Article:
Despite being Germany’s largest city, and the country’s capital, Berlin is much more than a sprawling urban centre known for its colourful nightlife, unique skyline, and lively celebrations. In fact, over one third of the city comprises of natural space, whether that be parks, gardens, or lakes, and this mix of bustling metropolis and serene nature is what helps draw the estimated 135 million visitors to the city each year.
Upon arrival into Berlin, there’s one very prominent landmark towering over the city that draws attention immediately: Berliner Fernsehturm, the Berlin TV Tower. Built in 1968 and standing at 368 metres high, this is Germany’s tallest building, and also one of the tallest throughout Europe. The tower was designed to be an iconic site in the city, and with 1.2 visitors each year making the journey to the 204 metre-high observation deck and restaurant, it’s certainly fulfilling its intended purpose. The views from the observation deck are unrivalled in the city, with the tower offering an exceptionally good view of another famous Berlin icon: the Brandenburg Gate.
For any traveller with an interest in Berlin’s rich and vast history, the Brandenburg Gate is a must see. Built in the 18th Century, this neoclassical archway is the last remaining gateway dating from the time of the Berlin Customs Wall, erected following the city’s time as a walled fort, but before the introduction of the controversial Berlin Wall in the 1960’s. The gate was a method of regulating taxes on all imports and exports between the walled city and the rest of Germany and Europe. Although the walls have now been largely destroyed, a section of the Berlin Wall still remains along the River Spree towards the east of the city, and the memorial on Bernauer Strasse dedicated to those who lost their lives during the conflict is a haunting reminder of the past.
Although Berlin’s past means it is naturally a very historic city, there are also many modern and contemporary activities and sights to enjoy. During February, the city hosts the annual Berlin International Film Festival, widely considered to be one of the largest film events in the world with almost 500,000 admissions spanning the 10 day festival. It is without a doubt one of the busiest times in Berlin, but also one of the most important times in terms of the European film market, in finding new talent, and in promoting the city as a world leader in media, entertainment, and culture. Travellers considering visiting Berlin during the festival should book accommodation well in advance, especially if requiring a room in the heart of the city.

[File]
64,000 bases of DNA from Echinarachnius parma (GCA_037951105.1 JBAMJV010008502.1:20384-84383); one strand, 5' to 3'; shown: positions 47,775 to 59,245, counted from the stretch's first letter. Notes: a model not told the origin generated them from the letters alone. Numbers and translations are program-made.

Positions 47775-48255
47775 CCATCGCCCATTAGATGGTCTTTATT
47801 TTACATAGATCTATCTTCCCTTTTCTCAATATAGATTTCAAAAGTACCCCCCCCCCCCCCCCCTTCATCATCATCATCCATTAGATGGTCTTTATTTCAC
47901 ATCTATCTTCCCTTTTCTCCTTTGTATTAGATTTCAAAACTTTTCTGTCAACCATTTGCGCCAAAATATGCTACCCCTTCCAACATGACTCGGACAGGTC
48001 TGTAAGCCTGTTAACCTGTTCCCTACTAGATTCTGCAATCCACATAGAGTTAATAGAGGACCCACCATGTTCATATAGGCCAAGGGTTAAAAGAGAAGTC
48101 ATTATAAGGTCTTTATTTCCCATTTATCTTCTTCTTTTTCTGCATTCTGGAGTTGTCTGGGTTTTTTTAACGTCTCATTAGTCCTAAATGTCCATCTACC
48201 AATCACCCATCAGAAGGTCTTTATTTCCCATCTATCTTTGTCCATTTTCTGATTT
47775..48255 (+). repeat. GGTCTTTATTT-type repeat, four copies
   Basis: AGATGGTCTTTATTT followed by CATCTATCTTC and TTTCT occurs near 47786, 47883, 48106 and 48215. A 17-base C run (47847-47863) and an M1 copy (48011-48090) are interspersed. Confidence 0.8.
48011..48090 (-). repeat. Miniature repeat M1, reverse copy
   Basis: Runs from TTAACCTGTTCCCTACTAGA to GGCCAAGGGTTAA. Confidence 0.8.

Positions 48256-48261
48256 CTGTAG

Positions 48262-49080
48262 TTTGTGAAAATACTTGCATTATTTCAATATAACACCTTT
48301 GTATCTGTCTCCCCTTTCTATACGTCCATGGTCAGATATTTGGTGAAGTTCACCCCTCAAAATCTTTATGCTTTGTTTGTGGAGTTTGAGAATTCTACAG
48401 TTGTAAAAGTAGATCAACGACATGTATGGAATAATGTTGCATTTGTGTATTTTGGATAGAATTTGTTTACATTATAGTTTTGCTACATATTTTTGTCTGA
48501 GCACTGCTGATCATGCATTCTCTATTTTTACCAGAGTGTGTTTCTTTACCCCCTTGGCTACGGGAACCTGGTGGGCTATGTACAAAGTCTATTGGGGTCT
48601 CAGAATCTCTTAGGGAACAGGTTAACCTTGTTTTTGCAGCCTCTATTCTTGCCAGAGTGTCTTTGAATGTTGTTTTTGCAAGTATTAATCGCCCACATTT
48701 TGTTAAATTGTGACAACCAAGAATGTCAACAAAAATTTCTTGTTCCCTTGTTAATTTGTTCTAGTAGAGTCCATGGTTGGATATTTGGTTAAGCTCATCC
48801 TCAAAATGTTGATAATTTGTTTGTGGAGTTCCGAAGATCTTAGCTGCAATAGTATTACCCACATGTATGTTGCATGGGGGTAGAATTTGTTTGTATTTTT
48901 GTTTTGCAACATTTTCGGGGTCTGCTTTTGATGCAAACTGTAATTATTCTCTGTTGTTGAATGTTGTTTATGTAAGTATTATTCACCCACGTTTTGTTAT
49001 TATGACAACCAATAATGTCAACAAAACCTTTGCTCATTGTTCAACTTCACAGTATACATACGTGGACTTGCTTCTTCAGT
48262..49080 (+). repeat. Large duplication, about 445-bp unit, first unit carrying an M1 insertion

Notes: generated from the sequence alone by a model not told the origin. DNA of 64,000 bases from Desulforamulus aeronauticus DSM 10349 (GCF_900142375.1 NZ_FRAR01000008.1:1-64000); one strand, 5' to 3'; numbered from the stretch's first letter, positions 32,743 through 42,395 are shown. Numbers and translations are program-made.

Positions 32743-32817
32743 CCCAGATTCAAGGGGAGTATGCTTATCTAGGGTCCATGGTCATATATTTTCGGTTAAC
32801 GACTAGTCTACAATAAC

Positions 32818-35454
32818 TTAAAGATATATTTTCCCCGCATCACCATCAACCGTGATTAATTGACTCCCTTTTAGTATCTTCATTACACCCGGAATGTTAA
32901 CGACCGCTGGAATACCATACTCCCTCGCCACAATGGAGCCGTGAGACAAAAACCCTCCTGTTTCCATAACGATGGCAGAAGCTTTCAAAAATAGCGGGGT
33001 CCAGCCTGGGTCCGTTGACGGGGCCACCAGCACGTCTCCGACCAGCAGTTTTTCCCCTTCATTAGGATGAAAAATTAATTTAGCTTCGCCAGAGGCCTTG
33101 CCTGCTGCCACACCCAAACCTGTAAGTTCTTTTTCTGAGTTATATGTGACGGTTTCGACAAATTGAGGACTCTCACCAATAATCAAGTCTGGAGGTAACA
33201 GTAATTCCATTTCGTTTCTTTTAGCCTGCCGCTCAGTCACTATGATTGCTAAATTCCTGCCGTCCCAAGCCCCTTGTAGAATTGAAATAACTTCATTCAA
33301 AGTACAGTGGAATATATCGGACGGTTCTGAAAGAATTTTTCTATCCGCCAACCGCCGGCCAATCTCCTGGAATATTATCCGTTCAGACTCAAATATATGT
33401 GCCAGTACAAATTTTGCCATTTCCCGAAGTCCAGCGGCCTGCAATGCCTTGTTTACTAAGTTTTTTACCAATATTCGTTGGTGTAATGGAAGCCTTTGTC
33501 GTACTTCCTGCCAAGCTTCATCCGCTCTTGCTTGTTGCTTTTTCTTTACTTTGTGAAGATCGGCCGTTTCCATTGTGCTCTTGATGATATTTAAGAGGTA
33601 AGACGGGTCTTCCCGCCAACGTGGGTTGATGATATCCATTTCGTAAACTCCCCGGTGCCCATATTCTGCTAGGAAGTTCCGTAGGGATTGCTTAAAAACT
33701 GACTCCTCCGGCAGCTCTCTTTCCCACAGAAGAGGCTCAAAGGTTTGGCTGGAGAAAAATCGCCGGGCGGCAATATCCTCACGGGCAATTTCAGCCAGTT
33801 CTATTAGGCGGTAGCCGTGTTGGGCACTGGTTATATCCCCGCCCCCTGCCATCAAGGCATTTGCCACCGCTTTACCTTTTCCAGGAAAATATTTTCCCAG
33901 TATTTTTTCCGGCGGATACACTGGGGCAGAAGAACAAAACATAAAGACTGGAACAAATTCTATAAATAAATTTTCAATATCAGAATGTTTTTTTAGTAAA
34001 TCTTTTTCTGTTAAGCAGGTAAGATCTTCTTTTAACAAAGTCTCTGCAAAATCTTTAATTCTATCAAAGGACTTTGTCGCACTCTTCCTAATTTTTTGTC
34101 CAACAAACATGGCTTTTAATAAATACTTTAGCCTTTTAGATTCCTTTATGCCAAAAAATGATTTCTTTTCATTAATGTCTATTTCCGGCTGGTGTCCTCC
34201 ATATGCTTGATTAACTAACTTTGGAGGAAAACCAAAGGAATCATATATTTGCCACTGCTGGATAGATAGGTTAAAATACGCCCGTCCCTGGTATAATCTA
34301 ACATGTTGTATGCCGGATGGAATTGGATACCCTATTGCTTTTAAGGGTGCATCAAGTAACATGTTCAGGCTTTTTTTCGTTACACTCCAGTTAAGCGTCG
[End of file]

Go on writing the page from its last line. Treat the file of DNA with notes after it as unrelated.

Fortunately for travellers, there are an abundance of accommodation choices in the city, with the most popular choice being the Mitte district, where there are a number of hotels situated close to Berlin’s best tourist sites. Due to Berlin’s attractiveness as a backpacking destination, there are a large number of hostels in the area, although the higher end hotels perhaps take precedence. The Radisson Blu Hotel, part of the renowned hotel chain, is considered to be a tourist attraction in itself, boasting the world’s largest cylindrical aquarium at 25 metres high. The aquarium contains a variety of vibrant sea life including blowfish, silver moon fish, and Cero mackerel, which can all be viewed from the elevator rising up through the centre of the tank.
Berlin is an enticing mix, and indeed a fascinating contrast, of old and new. Of course, the history of the city cannot be forgotten and it plays an important role in tourism, but Berlin is also moving forward, becoming one of the most contemporary, cosmopolitan, and popular cities in Europe.